Monthly Archives: November 2016

One year following FDA approval California HIFU is Giving Prostate Cancer Patients Hope for a Healthy Future

Santa Rosa Urologist Dr. Michael Lazar celebrates California HIFU’s first anniversary with look back at October 2015 when HIFU received approval from Food and Drug Administration for use in the U.S. High-intensity focused ultrasound (HIFU) is a technology that targets cancer cells with precision in a one to four-hour procedure that has little or no side effects, provides a remarkably quick recovery rate, and gives men diagnosed with prostate cancer a less invasive option over surgery or radiation. “The oncological results for HIFU is comparable to more traditional prostate cancer treatments including radical surgery or radiation. But the side effects for HIFU patients have proven to be much less debilitating than more radical procedures,” says Dr. Lazar. “For example, if the HIFU procedure is performed [...]

2017-12-13T13:37:21+00:00 November 22nd, 2016|

Researchers Find that blood samples may help predict prostate cancer spread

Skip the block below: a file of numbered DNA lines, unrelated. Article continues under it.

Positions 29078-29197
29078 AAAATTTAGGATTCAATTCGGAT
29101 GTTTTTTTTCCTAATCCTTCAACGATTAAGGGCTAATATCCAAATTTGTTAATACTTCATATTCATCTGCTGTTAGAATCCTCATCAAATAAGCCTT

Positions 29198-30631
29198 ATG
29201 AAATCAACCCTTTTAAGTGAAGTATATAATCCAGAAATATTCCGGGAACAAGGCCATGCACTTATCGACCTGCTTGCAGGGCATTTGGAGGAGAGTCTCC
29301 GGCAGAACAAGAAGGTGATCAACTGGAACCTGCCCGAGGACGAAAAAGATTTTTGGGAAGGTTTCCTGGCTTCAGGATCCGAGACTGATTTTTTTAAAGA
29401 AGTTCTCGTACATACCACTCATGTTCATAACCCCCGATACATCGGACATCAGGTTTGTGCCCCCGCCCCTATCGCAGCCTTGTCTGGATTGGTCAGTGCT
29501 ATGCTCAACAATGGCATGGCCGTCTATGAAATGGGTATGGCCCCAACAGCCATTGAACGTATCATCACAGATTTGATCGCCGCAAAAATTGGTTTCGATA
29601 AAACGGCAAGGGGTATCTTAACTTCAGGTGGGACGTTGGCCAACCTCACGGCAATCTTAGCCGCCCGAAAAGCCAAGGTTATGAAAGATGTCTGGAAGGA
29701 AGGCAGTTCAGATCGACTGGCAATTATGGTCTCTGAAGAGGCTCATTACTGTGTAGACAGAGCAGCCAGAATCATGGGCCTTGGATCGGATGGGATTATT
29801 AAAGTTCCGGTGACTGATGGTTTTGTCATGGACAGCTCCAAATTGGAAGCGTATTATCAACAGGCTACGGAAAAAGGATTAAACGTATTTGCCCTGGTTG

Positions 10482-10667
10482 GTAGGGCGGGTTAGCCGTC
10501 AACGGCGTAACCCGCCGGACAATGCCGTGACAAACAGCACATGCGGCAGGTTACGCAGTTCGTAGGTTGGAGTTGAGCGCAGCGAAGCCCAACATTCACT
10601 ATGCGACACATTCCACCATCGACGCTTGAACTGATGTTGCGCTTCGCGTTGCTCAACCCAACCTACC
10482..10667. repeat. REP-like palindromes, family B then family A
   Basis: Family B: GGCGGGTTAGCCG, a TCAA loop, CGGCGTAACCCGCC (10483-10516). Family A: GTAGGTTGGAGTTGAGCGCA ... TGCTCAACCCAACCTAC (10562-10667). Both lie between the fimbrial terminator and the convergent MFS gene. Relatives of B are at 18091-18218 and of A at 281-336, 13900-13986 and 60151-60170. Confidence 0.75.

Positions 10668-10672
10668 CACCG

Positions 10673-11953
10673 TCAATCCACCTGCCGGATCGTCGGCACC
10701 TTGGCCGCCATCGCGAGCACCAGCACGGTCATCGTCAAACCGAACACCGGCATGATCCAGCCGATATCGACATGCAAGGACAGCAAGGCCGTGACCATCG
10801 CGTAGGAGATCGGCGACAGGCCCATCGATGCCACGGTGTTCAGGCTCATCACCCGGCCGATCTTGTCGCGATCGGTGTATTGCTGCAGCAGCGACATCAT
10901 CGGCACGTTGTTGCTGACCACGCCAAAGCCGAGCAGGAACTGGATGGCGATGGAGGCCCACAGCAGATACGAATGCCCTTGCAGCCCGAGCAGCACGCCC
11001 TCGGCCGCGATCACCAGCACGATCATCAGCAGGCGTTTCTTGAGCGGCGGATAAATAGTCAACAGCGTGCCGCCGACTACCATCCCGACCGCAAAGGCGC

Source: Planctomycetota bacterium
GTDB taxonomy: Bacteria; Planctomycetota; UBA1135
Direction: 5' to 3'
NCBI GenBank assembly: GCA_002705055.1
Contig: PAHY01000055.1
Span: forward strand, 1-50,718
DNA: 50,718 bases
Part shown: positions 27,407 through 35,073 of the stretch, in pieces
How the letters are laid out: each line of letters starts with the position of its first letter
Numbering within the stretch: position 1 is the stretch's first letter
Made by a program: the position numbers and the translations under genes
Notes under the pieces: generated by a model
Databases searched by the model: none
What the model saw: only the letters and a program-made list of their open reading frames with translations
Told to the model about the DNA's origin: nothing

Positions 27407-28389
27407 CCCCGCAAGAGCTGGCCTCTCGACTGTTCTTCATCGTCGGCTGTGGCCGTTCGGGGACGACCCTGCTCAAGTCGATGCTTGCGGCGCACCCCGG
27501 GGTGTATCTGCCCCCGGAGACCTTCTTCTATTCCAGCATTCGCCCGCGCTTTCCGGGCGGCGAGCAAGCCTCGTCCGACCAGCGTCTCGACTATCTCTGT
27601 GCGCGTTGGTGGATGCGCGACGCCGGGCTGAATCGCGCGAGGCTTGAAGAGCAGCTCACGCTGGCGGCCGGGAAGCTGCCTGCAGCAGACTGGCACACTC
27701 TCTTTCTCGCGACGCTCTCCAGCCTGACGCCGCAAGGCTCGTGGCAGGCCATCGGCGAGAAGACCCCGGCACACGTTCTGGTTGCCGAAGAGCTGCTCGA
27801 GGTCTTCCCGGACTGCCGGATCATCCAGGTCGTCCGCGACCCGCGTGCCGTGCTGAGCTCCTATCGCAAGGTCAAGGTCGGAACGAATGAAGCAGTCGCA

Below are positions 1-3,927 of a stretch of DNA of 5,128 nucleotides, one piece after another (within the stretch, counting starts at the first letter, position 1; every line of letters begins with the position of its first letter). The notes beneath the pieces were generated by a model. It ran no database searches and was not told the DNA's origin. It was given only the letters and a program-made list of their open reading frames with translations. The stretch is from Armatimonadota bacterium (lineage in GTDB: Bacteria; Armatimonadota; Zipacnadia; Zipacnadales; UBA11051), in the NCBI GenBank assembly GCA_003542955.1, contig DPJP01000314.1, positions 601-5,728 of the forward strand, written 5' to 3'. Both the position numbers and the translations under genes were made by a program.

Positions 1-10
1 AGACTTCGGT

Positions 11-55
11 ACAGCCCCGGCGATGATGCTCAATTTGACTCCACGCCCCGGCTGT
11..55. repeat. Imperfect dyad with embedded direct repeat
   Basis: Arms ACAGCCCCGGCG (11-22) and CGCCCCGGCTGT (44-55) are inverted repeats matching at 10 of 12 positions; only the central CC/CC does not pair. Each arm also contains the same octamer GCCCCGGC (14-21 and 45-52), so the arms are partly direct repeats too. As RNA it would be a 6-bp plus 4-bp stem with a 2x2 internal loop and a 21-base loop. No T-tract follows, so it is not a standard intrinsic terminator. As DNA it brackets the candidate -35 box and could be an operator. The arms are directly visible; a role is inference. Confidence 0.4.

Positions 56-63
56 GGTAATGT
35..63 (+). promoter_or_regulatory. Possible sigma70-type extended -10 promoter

Researchers have found a group of circulating tumor cells in prostate cancer patient blood samples which are linked to the spread of the disease, according to new research presented at the National Cancer Research Institute (NCRI) Cancer Conference in Liverpool. This is the first time these cell types have been shown to be a promising marker for prostate cancer spread. In a study of around 80 samples from men with prostate cancer, scientists at the Barts Cancer Institute at Queen Mary University looked for cells that were gaining the ability to migrate and invade through the body. Samples with more of these cells were more likely to come from patients whose cancer had spread or was more aggressive. This means that, in the future, these [...]

2017-12-13T13:37:21+00:00 November 15th, 2016|

Researchers discover three novel intrinsic subtypes of prostate cancer

In the largest study of its kind to date, researchers have identified and validated three distinct molecular subtypes of prostate cancer that correlate with distant metastasis-free survival and can assist in future research to determine how patients will respond to treatment, according to research presented at the 58th Annual Meeting of the American Society for Radiation Oncology (ASTRO). Findings represent a step toward the implementation of personalized medicine in prostate cancer care. To diagnose and determine treatment for prostate cancer, clinicians consider many factors, including a digital rectal exam, the prostate specific antigen (PSA) level in a patient's blood and prostate tumor biopsy results. Molecular subtyping of tumor cells allows oncologists to individualize care and tailor treatment based on the actual biology of each patient's [...]

2017-12-13T13:37:21+00:00 November 1st, 2016|